Vittorio Giannini
Vittorio Giannini – One of the last of the 20th century American neo-romantics.

Vittorio Giannini – An Opera Ballet (World Premier) San Francisco Symphony – Edwin MacArthur, cond. – August 27, 1939 – Gordon Skene Sound Collection

Vittorio Giannini – a name mostly forgotten, but one of the leading lights of the Neo-Romantic movement in American classical music in the early and mid-20th century.

Born in Philadelphia, Giannini went to Italy to study at the Milan Conservatory, returning to the U.S. to take his graduate degree at Juilliard. He stayed on as teacher, eventually moving on to The Curtis Institute where his students included Herbie Hancock, John Corigliano and Nicholas Flagello.

A prolific composer, his vocal works earned him the most recognition and success, and he was active up until his death in 1966.

This work, simply called An Opera Ballet, was intended to be music from a then-incomplete Opera Giannini was working on (in 1939), and it was given its world premier by the San Francisco Symphony, during a broadcast on August 27, 1939 with Edwin MacArthur conducting.

It’s not known for certain if this music was eventually incorporated into an opera (he wrote a one-act Radio opera, Blennerhassett, which premiered in 1939) or if it was abandoned altogether. In any event, this world premier performance hasn’t been issued, and this recording, as technically iffy as it is, is probably the only known example of this work in existence.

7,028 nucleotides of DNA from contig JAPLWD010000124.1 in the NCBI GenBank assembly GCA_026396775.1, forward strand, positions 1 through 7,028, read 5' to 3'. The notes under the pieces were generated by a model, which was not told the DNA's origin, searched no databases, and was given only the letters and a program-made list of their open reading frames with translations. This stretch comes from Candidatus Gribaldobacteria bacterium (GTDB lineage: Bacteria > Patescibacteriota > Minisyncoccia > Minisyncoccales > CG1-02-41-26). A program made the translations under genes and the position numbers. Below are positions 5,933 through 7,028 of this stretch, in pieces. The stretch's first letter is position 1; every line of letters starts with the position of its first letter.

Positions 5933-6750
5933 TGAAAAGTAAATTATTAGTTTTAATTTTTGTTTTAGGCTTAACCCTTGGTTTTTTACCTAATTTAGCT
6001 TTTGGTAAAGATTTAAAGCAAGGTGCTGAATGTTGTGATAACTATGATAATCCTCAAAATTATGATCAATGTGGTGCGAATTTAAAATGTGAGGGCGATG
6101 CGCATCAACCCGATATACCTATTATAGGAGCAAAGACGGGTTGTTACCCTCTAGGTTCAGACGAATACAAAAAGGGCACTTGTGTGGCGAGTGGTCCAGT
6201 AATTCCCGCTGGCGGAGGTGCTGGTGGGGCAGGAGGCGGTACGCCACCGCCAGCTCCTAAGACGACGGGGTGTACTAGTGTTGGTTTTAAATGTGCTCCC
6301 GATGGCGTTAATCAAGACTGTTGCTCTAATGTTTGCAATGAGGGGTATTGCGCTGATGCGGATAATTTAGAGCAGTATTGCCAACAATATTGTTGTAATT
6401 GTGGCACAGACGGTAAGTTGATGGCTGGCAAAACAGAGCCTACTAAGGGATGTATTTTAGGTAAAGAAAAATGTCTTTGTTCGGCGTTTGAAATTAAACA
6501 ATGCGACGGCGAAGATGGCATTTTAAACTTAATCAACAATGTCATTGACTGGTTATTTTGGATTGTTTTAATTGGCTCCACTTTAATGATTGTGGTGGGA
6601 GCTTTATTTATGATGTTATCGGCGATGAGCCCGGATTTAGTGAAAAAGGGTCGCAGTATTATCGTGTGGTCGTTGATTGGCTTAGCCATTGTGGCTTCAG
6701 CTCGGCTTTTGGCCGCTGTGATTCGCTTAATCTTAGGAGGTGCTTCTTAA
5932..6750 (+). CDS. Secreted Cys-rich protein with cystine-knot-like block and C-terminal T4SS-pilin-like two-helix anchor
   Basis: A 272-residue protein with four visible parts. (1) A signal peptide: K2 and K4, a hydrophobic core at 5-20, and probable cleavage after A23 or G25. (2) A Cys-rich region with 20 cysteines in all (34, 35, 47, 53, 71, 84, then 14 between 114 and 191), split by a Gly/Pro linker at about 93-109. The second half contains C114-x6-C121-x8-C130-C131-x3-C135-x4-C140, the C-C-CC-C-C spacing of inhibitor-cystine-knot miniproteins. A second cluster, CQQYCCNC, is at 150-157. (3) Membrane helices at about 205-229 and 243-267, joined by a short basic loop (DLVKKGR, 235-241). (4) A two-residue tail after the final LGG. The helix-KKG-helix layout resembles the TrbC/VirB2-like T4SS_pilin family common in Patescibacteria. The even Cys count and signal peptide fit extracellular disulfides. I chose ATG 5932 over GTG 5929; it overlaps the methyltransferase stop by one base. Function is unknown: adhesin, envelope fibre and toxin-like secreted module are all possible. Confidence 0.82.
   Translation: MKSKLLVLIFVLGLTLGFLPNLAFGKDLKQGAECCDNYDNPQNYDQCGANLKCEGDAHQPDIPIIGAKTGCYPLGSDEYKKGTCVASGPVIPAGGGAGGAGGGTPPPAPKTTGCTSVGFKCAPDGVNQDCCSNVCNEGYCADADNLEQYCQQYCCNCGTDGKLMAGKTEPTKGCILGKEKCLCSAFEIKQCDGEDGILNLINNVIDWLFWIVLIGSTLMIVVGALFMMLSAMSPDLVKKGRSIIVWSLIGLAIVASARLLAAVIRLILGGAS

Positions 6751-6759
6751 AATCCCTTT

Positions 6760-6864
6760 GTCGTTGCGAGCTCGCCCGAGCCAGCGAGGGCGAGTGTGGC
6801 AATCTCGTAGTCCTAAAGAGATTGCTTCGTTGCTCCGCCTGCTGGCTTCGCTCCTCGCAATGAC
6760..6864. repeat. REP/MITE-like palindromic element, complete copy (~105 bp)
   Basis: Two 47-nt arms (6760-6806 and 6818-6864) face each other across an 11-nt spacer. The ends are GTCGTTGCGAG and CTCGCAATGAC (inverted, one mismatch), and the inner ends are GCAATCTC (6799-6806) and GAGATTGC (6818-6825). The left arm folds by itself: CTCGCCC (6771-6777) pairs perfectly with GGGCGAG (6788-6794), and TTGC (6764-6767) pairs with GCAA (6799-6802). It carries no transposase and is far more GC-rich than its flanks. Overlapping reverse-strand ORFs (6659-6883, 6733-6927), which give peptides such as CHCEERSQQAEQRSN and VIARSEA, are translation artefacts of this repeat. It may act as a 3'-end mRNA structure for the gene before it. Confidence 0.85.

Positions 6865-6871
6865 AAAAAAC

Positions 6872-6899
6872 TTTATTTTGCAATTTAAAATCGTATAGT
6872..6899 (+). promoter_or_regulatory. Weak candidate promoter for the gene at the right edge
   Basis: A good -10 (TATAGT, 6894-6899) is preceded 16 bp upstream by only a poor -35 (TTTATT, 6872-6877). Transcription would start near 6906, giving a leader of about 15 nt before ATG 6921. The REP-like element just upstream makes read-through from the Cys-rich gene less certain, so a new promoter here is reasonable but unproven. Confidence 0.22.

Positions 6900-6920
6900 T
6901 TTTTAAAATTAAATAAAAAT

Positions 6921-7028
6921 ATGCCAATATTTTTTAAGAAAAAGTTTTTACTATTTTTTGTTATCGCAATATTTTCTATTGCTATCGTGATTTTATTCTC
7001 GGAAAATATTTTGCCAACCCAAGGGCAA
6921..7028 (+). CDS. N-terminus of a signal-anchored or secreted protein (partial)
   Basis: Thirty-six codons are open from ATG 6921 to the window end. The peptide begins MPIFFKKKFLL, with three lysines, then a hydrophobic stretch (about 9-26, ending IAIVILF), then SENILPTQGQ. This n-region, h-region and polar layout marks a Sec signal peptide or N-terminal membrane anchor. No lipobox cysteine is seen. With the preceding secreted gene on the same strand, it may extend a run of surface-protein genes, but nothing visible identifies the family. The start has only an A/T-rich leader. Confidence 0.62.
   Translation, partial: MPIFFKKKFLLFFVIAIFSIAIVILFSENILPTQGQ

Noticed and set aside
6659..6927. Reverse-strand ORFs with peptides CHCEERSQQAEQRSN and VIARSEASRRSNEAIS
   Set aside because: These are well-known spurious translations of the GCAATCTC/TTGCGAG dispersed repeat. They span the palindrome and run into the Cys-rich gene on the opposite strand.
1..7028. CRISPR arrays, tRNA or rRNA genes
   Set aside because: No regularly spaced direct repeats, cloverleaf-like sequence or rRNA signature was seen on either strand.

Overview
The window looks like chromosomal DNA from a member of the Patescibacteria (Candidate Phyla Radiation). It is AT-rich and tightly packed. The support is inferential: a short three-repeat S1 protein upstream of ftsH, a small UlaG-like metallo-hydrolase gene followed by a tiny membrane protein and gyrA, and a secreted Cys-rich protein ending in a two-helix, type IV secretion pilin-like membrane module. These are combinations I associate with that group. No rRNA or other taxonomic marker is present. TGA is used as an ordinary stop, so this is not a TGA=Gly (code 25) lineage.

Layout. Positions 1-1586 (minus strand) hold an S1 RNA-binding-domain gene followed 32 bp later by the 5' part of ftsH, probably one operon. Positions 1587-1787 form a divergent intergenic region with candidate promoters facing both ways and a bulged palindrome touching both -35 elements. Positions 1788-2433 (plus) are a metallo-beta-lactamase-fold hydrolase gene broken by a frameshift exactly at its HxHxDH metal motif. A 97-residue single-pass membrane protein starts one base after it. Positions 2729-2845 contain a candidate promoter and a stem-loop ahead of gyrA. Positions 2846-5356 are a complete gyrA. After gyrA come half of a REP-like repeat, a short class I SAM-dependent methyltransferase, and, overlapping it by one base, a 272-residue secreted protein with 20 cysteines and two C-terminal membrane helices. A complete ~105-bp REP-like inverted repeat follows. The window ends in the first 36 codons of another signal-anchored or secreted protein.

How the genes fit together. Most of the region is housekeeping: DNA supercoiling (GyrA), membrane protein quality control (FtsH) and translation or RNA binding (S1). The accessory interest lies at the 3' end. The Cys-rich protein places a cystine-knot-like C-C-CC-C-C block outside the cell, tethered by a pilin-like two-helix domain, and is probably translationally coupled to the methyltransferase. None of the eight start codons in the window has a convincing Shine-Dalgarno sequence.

Sadly, this is a home/hobbyist recording, and a couple side joins are awkward. And the discs themselves (78 acetates) weren’t stored in particularly good circumstances – so the historic attraction to this piece comes with a caveat.

In retrospect, the wholesale abandoning of the Neo-Romantic style was probably not the best thing to happen to Classical Music in the 20th century – in what was once a thriving art form. And America was cranking out a huge number of composers whose work has been largely forgotten over the years. As with all music, not every piece written was good, or even worth a second hearing. But it did provide a historic perspective on movements in Music, and its place in history, certainly as far as American Classical music is concerned, is undeniable. Unfortunately, you really have to dig in order to find examples – and even though some enterprising labels and performing bodies of late have been resurrecting many of these lost artifacts, there is a vast number waiting to be discovered.

Maybe it’s time to go on an archeological dig through some of these Conservatory libraries and see what pops up. I’m sure it could be illuminating.

In the meantime, here is one example of a all-but-forgotten American composer, whose work was celebrated during his lifetime and who has since gone into serious neglect. Perhaps not life-changing music, but worthy of a listen and maybe sparking a curiosity as to what else is out there.

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